HDACs 1 and 2 share 82% identity with each other, as well as share 53% and 52% identity with HDAC3, respectively.22, 23, 24 Owing to the high level of homology between the Class I HDACs, it is easy to understand why an HDAC3-selective inhibitor would be difficult to identify. Although MI192, a new class of inhibitor, can show higher selectivity for HDAC3 over HDACs 1 and 2,20, 29 its inhibitory effects on other HDACs besides HDAC3 could not be ignored. Therefore, we evaluated the inhibitory effect of MI192 on HDACs 2 and 3 by using mass spectrometry, and confirmed that MI192 could only significantly inhibit HDAC3 in vitro. At the molecular level, HDAC3 overexpression not only partially reversed cell apoptosis but also reversed apoptosis-related proteins, whereas HDAC1 and 2 did not show a similar effect. Consistent with in vitro data, MI192 significantly inhibited the in vivo activity of HDAC3 and induced apoptosis in Hucct1 xenograft tissues. These data suggest that MI192 induces CCA cell apoptosis by inhibiting the activity of HDAC3.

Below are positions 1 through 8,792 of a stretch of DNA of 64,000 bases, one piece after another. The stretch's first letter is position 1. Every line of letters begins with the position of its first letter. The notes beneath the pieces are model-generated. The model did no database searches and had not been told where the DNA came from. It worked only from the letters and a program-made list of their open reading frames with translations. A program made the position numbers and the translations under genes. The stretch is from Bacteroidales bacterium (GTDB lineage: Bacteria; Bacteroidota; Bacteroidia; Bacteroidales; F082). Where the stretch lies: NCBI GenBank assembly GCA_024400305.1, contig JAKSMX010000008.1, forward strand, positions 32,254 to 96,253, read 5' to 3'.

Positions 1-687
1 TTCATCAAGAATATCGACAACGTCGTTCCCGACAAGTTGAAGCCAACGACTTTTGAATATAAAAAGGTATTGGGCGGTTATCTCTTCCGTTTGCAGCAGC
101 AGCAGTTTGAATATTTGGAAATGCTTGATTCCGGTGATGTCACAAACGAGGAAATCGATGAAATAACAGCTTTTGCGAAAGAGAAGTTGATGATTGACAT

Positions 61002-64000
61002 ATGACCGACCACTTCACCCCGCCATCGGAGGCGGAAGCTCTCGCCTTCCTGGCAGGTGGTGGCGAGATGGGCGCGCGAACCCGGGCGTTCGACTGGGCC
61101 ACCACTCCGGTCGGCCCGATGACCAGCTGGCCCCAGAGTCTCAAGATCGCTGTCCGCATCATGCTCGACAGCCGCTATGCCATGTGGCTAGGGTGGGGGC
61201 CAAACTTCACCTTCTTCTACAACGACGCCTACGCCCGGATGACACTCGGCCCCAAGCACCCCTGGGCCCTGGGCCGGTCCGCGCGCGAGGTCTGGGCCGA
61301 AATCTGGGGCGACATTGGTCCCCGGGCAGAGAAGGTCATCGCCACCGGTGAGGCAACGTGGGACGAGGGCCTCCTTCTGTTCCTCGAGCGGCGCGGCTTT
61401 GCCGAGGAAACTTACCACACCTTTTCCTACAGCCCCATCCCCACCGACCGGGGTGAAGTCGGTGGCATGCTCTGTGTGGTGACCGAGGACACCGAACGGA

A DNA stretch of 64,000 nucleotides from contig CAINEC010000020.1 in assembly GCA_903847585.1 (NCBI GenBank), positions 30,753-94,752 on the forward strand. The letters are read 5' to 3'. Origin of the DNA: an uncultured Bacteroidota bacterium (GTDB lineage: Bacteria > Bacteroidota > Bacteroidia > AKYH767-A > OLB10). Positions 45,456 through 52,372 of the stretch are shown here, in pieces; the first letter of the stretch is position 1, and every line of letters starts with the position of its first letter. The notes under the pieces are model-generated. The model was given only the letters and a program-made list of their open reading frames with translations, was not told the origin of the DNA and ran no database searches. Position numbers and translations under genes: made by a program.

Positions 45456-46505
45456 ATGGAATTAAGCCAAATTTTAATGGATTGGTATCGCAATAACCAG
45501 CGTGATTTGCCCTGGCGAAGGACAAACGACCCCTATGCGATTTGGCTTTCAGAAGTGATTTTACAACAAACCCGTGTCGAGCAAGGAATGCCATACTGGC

As the catalytic domain of HDAC3 is positioned much closer to the C terminus than other Class I HDACs, the structure of HDAC3 is distinct from other Class I HDACs.23 This may explain why HDAC3 protein can shuttle in and out of the nucleus, whereas other Class I HDACs are found primarily in the nucleus.23 Studies have shown that phosphorylation of a specific serine residue in the HDAC3 protein is regulated by c-Src, kinase CK2 and phosphatase PP4, and that phosphorylation contributes to HDAC3 activity as well as relocation.30, 31 To elucidate the impact of MI192 on HDAC3, we found that MI192 treatment did not significantly change the cellular location or protein level of HDAC3 in CCA cells and xenograft samples, indicating that MI192 inhibits the deacetylation activity of HDAC3 as opposed to its expression and phosphorylation.
Acetylation increases p53 protein stability, and upon acetylation of p53 at K120, p53 preferentially activates the expression of proapoptotic genes BAX, PUMA, DR5 and NOXA.32 We evaluated the role of P53 in HDAC3-related apoptosis and found that both HDAC3 knockdown and MI192 treatment significantly increased protein levels of P53 and activated the expression of the downstream proapoptotic gene BAX. HDAC3 overexpression not only rescued cell apoptosis but also reversed the upregulation of p53 and BAX in CCA cells, indicating that MI192 promotes CCA cell apoptosis partially by increasing HDAC3 acetylation of p53.